Poetry from Peter Macsovszky



Hands. After using urinals. How do they use

urinals? They never touch them, after all.


The glossarists of this sex notice.

That from time out of mind they do not wash.

When did this habit of theirs get underway?


As early as the Middle Ages? Or in ancient times?

What did they do with the toga? How did they pull it up?


The fact that you’ve just used the toilet can’t be underestimated,

it can’t be swept under the carpet.


The worse habit, the more one rests content

with uncompleted philosophizing.


They don’t wash, what for indeed? They merely grabbed a penis.

Their penis. No one else’s. And what’s mine does not exist.


These are my bacteria, surrounding me like

a halo, I’m wrapped in them.


And they don’t turn the toilet seat down. When  they feel embarrassed

urinating side by side, they seek out the bowl.


They don’t turn it down, because they think someone else will come

and lower it. No, that’s not what they think. They keep that other

man in mind, thinking he shouldn’t have to lift the seat.


Thus gentlemen change all toilets to the gents.


Whatever the gentlemen




will instantly turn to the gents.


He takes out his penis before the urinal. He urinates, then he

thrusts it back. Off you go back to solitary! He zips up.


A germ from the prepuce migrates to the fingers.

And late drops of urine too. Microorganisms

from the pubes. Travel on fingers out of the toilet.


Some take a fancy to the doorknob, others will

sprawl on teaspoons, cup handles,

a slice of bread, a glass and a tablecloth.


The gentleman’s fingers take the lady’s hand and her hand

becomes part of the global gents.


They don’t turn the seat down because they think

it’s hygienic not to touch.


They think so afterwards.


I saw one come out of there,

he had guilty expression in his eyes.


For a moment he hesitated, whether to go back and wash.


(Clichemantra, F.G & G, 2005)




my poetic language

having been sterilized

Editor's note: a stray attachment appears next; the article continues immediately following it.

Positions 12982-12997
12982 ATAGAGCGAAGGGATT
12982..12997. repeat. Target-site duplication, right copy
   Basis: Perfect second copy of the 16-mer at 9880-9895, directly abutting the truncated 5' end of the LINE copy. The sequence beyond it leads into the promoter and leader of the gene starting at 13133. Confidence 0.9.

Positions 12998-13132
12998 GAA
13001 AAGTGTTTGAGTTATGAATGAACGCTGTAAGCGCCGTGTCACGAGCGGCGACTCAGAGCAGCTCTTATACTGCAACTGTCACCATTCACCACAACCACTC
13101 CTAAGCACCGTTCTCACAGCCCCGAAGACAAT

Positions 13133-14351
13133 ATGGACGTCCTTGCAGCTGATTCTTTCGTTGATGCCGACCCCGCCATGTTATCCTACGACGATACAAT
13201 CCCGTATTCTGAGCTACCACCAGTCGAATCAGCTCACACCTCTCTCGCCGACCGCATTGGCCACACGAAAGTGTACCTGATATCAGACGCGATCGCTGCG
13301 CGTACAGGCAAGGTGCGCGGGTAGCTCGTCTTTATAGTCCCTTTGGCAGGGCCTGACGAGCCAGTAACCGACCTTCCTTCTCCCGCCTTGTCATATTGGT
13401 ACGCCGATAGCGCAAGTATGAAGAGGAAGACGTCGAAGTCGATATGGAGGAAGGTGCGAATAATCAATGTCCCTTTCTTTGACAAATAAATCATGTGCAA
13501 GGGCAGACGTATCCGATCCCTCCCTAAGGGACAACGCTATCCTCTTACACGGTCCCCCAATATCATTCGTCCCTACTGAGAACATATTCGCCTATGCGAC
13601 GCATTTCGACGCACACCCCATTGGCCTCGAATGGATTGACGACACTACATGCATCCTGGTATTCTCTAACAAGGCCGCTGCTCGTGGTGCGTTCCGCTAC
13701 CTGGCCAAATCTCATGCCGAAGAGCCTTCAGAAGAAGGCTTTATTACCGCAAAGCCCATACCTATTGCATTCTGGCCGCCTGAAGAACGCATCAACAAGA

has sunk

into slimy swamps


of demonstrative,


and indefinite


It is held above water

only by the limbs

of auxiliary verbs,

among which

the auxiliary verb

to be

in the present tense

and third person



the most stupefying

the most boring,

the most dead…


(Ambit, Drewo a srd, 1995)




This text probably represents

some other text. Represents. Replaces.

Does not explain. Refers to some other,

far deeper meaning –

the meaning of unattainable depths.


This text probably represents

itself, stands for itself, of course,

only when it is not here, it is by itself,

replaces, confirms itself. For itself

it is a reference referring to itself.


So this text has no other meaning,

except for the single one it has. Apart from that,

no other meaning may be arbitrarily

ascribed to it, or removed from it.


It’s only meaning is that it has

no meaning by itself, but this is not

the same as meaningless.


This text is part of secret sciences.


(Fear of Utopia, HEVI, 1994)




the words of this poem

cannot survive in isolation.

they are afraid of: fear

of the moving frontiers

of emptiness…


the words of this poem

need companions,

even though sometimes

they are treacherous and unreliable…


the words of this poem

need other words

of this poem

to form a chain:

a chain bridge


to be able to

walk along and throw down

trite sounds

and shriveled,

invalid meanings


that they never

tallied with,

no bounds between them

ever being formed.


(Ambit, Drewo a srd, 1995)